Adam and I have been very committed to fitness over the last year. We’ve changed many of our eating habits for the better, learning how to live without wheat and adding many more veggies to our diet. We also managed, most weeks, to get to the gym 3 times. This year, we’re going for 4 times a week. While I haven’t seen much in the way of weight loss, my body has reshaped, so that’s a step in the right direction. I know I’m building muscle. I tell you all this not to brag, but because it’s relevant.
So Ridiculously Counterintuitive…
Monday and Tuesday of this week, I was dealing with some pretty intense MS fatigue. The idea of going to the gym was ludicrous to me. (Hey, I’m having a hard time walking to the bathroom fast enough. I know! Let’s lift weights!)
Now, you have to understand, MS fatigue is utterly and completely different from being tired. You can be in a great mood, be motivated to do things, and quite literally not be able to make your body move without extreme effort. You can be extremely sleepy and not able to actually sleep. Sometimes, it’s like wearing a lead apron over your whole body. At other times, it feels an awful lot like turning into a weak puddle of goo.
“The exact mechanism of MS fatigue is not known, but studies suggest that changes in the brain caused by MS may require MS patients to use five times more effort to complete a simple task than a person without MS,” says Julie Stachowiak, PhD, author of The Multiple Sclerosis Manifesto: Action To Take, Principles To Live By.
Never being one to take things lying down (literally!), I had to research ways to combat fatigue.
The most consistent suggestions on the internet were pharmaceuticals (like ProVigil) that I can’t take thanks to hypertension, simplifying your life (which doesn’t help when you’re already in the throes of the beast), treating depression if you have it (check!), and exercise.
That’s right — exercise. When it’s hard to move… move more. It sounded bassackwards to me. I was actually angry thinking about it.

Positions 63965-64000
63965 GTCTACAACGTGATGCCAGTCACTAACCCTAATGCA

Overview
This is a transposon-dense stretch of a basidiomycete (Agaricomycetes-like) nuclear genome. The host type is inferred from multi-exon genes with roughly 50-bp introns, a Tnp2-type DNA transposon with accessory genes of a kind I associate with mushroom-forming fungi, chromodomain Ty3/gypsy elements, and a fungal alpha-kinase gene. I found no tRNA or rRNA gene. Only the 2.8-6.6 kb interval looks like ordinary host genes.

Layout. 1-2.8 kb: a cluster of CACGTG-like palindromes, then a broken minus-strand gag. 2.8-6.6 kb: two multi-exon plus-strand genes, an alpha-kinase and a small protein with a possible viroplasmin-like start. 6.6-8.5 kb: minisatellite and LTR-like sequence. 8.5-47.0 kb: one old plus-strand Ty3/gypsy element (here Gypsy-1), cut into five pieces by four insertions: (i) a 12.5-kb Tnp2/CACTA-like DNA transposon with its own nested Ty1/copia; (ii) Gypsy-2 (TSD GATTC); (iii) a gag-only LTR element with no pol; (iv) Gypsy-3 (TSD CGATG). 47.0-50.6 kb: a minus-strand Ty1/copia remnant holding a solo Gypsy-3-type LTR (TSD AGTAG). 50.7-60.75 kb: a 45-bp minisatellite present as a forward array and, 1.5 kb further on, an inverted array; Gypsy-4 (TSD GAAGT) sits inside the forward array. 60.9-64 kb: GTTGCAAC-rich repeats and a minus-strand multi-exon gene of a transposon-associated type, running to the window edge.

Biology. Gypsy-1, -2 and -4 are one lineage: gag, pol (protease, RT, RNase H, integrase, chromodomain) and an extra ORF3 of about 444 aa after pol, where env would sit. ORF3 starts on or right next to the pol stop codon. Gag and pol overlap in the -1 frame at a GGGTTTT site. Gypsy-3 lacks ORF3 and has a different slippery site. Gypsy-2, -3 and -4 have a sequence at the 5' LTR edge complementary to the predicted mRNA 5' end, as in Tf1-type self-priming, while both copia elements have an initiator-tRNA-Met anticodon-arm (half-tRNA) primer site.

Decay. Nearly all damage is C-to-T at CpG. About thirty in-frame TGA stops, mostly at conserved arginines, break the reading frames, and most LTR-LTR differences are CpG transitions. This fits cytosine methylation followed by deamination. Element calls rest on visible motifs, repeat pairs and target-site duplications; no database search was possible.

But it works!
According to the National Center on Physical Activity and Disability (NCPAD), “A study conducted by researchers at the University of Utah demonstrated the benefits of exercise for people with MS. Those patients who participated in an aerobic exercise program had better cardiovascular fitness, better bladder and bowel function, less fatigue and depression, a more positive attitude and increased participation in social activities.”
More recently, a 2013 study conducted by scientists at the Division of Physiotherapy and Rehabilitation at Istanbul University demonstrated that supervised group exercise training is effective in improving balance, functional status, spasticity, fatigue and quality of life in moderately affected people with multiple sclerosis, with no worsening of their clinical status.
Sure, I went slower on the stationary bike than I usually do (It was so tough!), but after about 20 minutes of entirely willpower-driven strenuous activity, I was no longer desperately wishing for sleep or even wanting to quit. I felt the heavy, pressing feeling lift. I suddenly had energy like it was a normal day. I was even able to finish up my 30 minutes on the bike and do a 15 minute cool-down on the treadmill. Like a boss.
Exercising = Having Energy
I have a theory about MS fatigue and when it hits me hard.
Last week, we went to the gym 4 times (M,T,Th, &F), and then we took the weekend off. After 2 full days without any exercise, I had some of the heaviest fatigue I’ve experienced… so I took Monday off too, thinking that my body needed the rest. (Wrong.) Tuesday morning, I was certain I’d been run over by a steam roller in my sleep… but Tuesday night, I hit the gym. Today, after working out regardless of fatigue, I feel significantly better than I did the last 2 days. If not for the tingling paresthesia in my back, I’d actually feel normal. Then again, I’m so used to the tinglies on my back that maybe this is “normal” for me.
Anyway, my theory is that my body now requires that I work out almost every day for it to function properly. When I take more than 1 day off from exercise, I experience fatigue. And fatigue sucks so much. It’s like gravity is trying to crush both your body and your spirit. Last night, I actually had the thought that cycling was like mining for energy… that cardio, for me, is like plugging myself into a charger. I honestly think that daily cardio exercise is going to be the only way to keep fatigue at bay.
If it really is this simple, maybe this crazy broad wasn’t as insane as I thought she was.
Neither of us is going to let MS win.